Healthcare tech: interesting opportunities but beware the hype
The Global Technology Leaders Team discusses how healthcare technology companies are providing solutions to the rising demand for healthcare as well as the implications for investors.
- Technology is solving the healthcare supply issue, while increasing access and reducing the cost of quality healthcare.
- Significant levels of investment in the space have increased competition for listed stocks, while new healthcare offerings from more traditional technology companies have also raised competitive intensity.
- A cautious approach is warranted. Even following significant share price declines with some businesses appearing profitable and more sustainable, stocks could still be overvalued.
A growing and ageing population puts immense stress on the healthcare system. By 2050, the United Nations estimates that one in six people globally will be over 65 years of age, compared to one in 11 in 2019. Not only are healthcare recipients ageing, so too are healthcare providers. More than 50% of active doctors in the US and a third of nurses are over the age of 50. The World Health Organization (WHO) estimates that there was a deficit of 7.2 million health workers in 2021, and that this figure will rise to 12.9 million by 2035.
Eroom’s Law (Moore’s Law spelt backwards) states there is an exponential decrease in the productivity of drugs approved per billion dollars of research and development (R&D) spending since 1950. Higher costs are ultimately passed through to governments and the consumer in the form of higher drug prices. The US Centers for Medicare and Medicaid Services (CMS) predicts around a fifth of US gross domestic product (GDP) will be spent on healthcare by 2028, and that healthcare expenditures are expected to reach almost US$7 trillion by 2030 (Fig.1).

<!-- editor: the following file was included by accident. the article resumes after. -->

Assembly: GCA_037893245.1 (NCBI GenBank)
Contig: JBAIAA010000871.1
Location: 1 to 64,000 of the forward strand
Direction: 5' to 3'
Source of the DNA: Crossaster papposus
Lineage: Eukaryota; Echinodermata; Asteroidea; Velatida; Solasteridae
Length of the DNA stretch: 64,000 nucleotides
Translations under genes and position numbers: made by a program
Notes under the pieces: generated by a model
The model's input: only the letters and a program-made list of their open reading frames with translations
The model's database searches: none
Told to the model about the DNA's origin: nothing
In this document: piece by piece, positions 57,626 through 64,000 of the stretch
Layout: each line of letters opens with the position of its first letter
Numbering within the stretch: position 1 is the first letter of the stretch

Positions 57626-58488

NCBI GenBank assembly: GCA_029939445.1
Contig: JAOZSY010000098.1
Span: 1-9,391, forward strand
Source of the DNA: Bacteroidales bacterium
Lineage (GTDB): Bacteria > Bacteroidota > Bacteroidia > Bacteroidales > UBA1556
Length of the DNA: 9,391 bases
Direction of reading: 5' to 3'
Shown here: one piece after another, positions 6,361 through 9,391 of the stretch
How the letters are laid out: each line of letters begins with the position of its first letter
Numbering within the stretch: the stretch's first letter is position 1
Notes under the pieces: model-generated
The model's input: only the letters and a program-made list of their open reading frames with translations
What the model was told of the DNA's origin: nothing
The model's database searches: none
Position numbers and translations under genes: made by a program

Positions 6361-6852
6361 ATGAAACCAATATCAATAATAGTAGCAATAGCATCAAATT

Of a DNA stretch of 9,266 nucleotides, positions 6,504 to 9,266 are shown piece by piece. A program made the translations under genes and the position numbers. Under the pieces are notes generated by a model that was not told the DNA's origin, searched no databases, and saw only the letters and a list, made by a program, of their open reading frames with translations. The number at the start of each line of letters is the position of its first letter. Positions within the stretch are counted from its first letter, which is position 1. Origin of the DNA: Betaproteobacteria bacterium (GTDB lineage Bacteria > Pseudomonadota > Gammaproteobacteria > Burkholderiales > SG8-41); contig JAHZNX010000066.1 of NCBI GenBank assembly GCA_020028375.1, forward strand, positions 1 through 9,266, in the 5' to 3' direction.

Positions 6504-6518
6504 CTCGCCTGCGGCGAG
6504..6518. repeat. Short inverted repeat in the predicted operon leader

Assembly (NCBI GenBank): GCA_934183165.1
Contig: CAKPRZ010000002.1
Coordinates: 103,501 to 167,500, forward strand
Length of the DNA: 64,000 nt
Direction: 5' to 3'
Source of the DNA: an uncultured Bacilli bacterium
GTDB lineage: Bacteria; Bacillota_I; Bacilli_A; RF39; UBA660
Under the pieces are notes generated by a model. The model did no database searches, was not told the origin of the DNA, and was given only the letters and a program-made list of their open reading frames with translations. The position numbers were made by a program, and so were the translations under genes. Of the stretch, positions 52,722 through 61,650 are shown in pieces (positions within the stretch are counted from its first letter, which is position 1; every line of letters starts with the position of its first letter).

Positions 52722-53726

Technology is alleviating the challenges facing healthcare systems
Global healthcare costs are rising, driven by a combination of ageing populations (see Fig. 2) as mentioned earlier, and an increase in chronic conditions with comorbidities such as diabetes and obesity. Furthermore, labour shortages present another issue given insufficient growth of healthcare workers to meet increased demand. The unprecedented pressures placed on healthcare systems worldwide due to COVID-19 exposed these frailties. But the pandemic also highlighted the value of many healthcare technology solutions and spurred more innovations and use cases of existing technology. For example, R&D platforms assisted in the rapid development of vaccines, telemedicine enabled doctors to conduct virtual consultations, while minimally invasive robotic-assisted surgeries reduced hospitalisation times. Moving forward as healthcare systems shift their focus to delivering care based on value rather than volume, digital data and analytics will be crucial to deliver lower costs, increase productivity, and improve patient outcomes.
We believe technology is the science of solving problems. It is being brought to bear to address not just the healthcare supply issue, but also the rising cost of healthcare, and improve access to quality healthcare. This aligns with United Nations Sustainable Development Goal (UNSDG) 3 to ensure healthy lives and promote wellbeing for all at all ages.
No single definition of a healthcare tech company